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Structure dynamics of HIV-1 Env trimers on native virions engaged with living T cells

Abstract

The HIV-1 envelope glycoprotein (Env) mediates viral entry into the host cell. Although the highly dynamic nature of Env intramolecular conformations has been shown with single molecule spectroscopy in vitro, the bona fide Env intra- and intermolecular mechanics when engaged with live T cells remains unknown. We used two photon fast fluorescence lifetime imaging detection of single-molecule Förster Resonance Energy Transfer occurring between fluorescent labels on HIV-1 Env on native virions. Our observations reveal Env dynamics at two levels: transitions between different intramolecular conformations and intermolecular interactions between Env within the viral membrane. Furthermore, we show that three broad neutralizing anti-Env antibodies directed to different epitopes restrict Env intramolecular dynamics and interactions between adjacent Env molecules when engaged with living T cells. Importantly, our results show that Env-Env interactions depend on efficient virus maturation, and that is disrupted upon binding of Env to CD4 or by neutralizing antibodies. Thus, this study illuminates how different intramolecular conformations and distribution of Env molecules mediate HIV-1 Env–T cell interactions in real time and therefore might control immune evasion.

Introduction

HIV-1 entry into the cell requires fusion of the viral lipidic envelope with the host plasma membrane. This process is mediated by the HIV-1 Env glycoprotein, which is the sole protein embedded in the viral lipid envelope and is found in low density per virion (7–14 spikes per particle)1,2,3. It is encoded in the viral gene env as the precursor transmembrane protein gp160. Processing of gp160 by the cellular protease furin and subsequent trafficking from the ER to the plasma membrane results in a glycosylated homotrimer of non-covalently bound gp120-gp41 heterodimers4. The extracellular subunit gp120 consists of five conserved regions (C1-C5) and five variable regions (V1-V5) and is responsible of receptor and co-receptor binding: the host receptor CD4 binds to conserved regions flanking V4 whereas the coreceptor CCR5 binds to V35. The subunit gp41 contains a transmembrane domain and a cytoplasmic tail (CT), which in turn, binds the matrix domain of the viral precursor Gag during virion assembly. Virions are released from the host cell as immature viral particles. Further cleavage of the HIV-1 Gag and Pol precursor proteins by the viral protease is required for the formation of fully mature infectious virions. Indeed, interactions between CT of gp41 and unprocessed Gag have been shown to impair Env fusion activity6,7. Consistently, Env clustering on the surface of virions has been only observed in mature virions and cluster formation has been shown to depend on the CT of gp418.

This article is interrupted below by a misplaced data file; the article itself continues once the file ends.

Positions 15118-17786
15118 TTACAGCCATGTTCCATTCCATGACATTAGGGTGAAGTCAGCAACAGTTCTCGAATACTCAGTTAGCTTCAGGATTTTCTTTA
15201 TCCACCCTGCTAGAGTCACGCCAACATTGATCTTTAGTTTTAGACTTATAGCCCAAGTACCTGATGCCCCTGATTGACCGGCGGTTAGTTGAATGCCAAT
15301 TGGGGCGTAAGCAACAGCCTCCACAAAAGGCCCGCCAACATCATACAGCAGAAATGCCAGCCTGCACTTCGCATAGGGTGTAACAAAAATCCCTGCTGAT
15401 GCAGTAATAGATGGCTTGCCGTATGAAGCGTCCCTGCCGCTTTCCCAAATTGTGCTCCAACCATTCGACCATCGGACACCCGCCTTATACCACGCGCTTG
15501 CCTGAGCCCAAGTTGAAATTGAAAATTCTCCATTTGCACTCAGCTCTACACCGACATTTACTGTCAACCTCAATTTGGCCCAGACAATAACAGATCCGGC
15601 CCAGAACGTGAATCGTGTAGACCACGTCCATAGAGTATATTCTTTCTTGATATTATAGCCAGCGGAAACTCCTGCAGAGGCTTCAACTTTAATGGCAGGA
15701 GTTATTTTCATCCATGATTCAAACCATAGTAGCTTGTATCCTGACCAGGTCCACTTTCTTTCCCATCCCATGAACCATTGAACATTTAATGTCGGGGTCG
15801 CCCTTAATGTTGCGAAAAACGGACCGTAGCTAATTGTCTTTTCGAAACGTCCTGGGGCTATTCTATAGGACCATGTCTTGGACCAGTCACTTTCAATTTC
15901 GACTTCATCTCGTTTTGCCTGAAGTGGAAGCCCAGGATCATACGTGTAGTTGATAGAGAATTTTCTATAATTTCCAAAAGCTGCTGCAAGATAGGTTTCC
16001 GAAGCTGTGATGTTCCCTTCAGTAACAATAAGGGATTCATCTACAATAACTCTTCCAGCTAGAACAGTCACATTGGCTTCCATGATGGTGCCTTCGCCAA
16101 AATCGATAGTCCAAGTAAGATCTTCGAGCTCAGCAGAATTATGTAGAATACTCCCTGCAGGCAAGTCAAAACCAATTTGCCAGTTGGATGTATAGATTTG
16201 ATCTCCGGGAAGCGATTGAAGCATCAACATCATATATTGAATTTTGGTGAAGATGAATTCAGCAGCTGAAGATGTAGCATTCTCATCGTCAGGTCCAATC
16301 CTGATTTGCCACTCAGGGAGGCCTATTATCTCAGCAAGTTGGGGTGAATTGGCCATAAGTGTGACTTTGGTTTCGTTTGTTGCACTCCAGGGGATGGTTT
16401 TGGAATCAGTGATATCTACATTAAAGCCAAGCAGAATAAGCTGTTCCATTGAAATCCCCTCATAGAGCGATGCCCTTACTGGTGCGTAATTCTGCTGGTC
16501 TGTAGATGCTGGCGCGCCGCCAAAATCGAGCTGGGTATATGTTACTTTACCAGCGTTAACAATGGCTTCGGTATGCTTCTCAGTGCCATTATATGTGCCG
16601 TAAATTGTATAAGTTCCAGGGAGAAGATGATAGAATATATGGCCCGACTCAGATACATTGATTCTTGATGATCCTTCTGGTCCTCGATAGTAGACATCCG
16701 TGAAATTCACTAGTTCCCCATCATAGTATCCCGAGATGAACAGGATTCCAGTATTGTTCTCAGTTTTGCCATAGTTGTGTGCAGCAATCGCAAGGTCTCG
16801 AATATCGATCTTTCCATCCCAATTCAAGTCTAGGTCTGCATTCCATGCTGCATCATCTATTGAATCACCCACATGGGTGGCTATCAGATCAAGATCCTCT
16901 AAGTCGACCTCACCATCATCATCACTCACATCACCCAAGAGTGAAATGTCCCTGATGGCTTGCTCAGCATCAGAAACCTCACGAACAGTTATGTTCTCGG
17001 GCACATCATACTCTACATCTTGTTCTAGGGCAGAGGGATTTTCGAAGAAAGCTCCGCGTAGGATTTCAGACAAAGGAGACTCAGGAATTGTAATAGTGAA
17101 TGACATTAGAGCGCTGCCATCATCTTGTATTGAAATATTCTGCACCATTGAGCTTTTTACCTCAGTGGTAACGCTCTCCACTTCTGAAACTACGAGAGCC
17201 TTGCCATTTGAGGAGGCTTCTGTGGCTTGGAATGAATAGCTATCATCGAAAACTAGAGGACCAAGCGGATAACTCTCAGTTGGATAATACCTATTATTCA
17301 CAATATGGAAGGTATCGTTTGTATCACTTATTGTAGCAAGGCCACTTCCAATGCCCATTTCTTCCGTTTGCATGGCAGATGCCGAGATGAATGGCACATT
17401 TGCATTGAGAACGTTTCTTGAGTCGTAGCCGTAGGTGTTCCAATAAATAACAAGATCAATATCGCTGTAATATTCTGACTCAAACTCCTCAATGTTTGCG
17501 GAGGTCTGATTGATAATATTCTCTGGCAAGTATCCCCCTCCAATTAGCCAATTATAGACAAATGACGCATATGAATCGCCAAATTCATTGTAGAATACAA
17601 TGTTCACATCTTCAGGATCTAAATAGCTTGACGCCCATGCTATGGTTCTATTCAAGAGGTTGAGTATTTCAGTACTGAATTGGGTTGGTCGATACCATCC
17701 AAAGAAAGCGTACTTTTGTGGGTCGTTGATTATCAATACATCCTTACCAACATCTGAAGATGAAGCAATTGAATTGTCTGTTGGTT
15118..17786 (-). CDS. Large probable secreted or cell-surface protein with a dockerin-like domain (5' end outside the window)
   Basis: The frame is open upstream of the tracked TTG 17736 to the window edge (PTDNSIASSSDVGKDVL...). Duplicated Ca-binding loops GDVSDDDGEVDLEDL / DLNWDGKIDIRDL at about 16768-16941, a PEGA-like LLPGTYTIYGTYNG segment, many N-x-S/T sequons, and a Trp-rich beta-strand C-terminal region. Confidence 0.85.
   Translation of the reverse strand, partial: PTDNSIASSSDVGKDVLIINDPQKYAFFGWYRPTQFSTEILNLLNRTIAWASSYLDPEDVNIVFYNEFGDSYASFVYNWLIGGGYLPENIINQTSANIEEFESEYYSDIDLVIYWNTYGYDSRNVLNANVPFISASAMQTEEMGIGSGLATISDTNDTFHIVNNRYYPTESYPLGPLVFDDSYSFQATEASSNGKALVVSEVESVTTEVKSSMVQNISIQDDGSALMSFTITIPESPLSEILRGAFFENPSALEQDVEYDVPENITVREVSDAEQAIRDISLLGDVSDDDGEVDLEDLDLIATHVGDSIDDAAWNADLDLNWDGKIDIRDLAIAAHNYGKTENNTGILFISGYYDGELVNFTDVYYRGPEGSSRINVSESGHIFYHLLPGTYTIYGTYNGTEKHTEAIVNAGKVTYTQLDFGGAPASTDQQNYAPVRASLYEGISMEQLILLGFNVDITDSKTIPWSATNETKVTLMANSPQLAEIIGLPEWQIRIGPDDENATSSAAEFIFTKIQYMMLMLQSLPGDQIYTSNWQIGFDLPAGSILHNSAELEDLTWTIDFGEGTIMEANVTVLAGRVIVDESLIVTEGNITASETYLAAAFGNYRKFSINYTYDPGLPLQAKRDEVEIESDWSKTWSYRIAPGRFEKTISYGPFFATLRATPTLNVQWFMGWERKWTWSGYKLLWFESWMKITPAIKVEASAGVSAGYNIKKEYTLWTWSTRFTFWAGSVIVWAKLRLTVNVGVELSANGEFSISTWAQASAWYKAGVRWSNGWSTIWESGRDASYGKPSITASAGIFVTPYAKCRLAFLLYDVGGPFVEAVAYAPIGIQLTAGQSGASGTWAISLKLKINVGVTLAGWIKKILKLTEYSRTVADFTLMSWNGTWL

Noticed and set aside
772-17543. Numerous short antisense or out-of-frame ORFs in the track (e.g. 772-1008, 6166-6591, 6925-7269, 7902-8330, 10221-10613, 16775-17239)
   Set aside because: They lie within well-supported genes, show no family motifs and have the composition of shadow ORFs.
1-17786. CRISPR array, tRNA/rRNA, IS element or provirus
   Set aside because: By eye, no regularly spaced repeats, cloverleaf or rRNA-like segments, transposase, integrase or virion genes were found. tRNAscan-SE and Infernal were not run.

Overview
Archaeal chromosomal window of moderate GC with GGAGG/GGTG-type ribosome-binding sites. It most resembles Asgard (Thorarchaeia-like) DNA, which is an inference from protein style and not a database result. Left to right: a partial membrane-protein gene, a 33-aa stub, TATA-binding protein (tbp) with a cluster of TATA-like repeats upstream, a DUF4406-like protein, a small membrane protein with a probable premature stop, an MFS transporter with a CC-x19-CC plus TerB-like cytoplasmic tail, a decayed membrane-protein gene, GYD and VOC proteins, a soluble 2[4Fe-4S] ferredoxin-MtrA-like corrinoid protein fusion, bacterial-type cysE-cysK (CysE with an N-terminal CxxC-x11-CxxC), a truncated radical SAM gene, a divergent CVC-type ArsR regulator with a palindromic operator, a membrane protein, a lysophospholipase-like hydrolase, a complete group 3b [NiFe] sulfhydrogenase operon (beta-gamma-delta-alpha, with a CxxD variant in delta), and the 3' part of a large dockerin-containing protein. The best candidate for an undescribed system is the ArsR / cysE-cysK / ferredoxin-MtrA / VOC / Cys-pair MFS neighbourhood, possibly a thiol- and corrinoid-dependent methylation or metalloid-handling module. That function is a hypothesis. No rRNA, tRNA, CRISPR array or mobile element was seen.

The interaction between HIV-1 Env and host receptor CD4 triggers a series of conformational changes allowing the co-receptor, either CCR5 or CXCR4, to bind the prefusion complex via a common three-step mechanism, in which one or two Env protomers engage in the prefusion complex9,10. The gp41 protein is then inserted in the host plasma membrane forming a pre-harpin conformation that will eventually lead to the formation of the fusion pore3. Fusion of the viral lipid envelope with the plasma membrane ultimately enable the viral core to access the cellular replication machinery.

The structure and intramolecular dynamics of the HIV-1 Env have been extensively studied during the past few years. These studies have benefited from structural approaches such as x-ray crystallography11,12 and cryo-electron microscopy4,13,14,15,16,17, and single-molecule FRET techniques18,19,20,21. High-resolution structures have been elucidated using a soluble and stabilized version of the HIV-1 Env (SOSIP), which provided information about the pre-fusion and CD4 bound intramolecular conformations of Env5,14,15,16,17. Molecular characterization of broad neutralizing antibodies (bNAbs) targeting different epitopes of Env has been also a valuable tool to resolve the stabilized pre-fusion closed state, receptor-bound open state and to identify different intermediate states of the Env trimer13,14,22,23,24,25. Neutralizing antibodies can be classified based on their epitope: CD4-binding site (i.e. b12 antibody, which stabilize the trimer in an intermediate open conformation), membrane-proximal external region (MPER) (i.e. 10E8, which stabilizes an open Env conformation) or antibodies recognizing the apex of Env (i.e. PGT145, which recognizes a closed Env conformation) among others26.

Munro et al.,20 pioneered in the study of in vitro intramolecular structural dynamics of fluorescently labelled HIV Env trimers in native virions utilizing single-molecule Förster Resonance Energy Transfer (FRET). This technique revealed the dynamic fluctuations of the distance between fluorescently labelled residues within the Env trimer in a millisecond-second timescale. These studies performed in the native, virion-associated Env of different HIV-1 strains helped to describe three different intramolecular conformational states of Env: first, Env adopts a closed conformation (named State 1) right before CD4 asymmetric interaction; second, after CD4 engagement, Env adopts an intermediate state (State 2) followed by a last open conformation for the coreceptor engagement (State 3) that exposes otherwise hidden epitopes, increasing susceptibility for antibody recognition18,19,20.

It is currently unclear how different intramolecular Env conformations can be reconciled with Env diffusion2 and intermolecular dynamics8 during cluster formation and dissociation in mature HIV-1 viruses and its relation with the prefusion reaction on the surface of the host. Moreover, it is still not clear whether these three intramolecular states described in vitro recapitulate the bona fide dynamics of HIV-1 Env when engaged with live T cells, in the presence or absence of broadly neutralizing antibodies.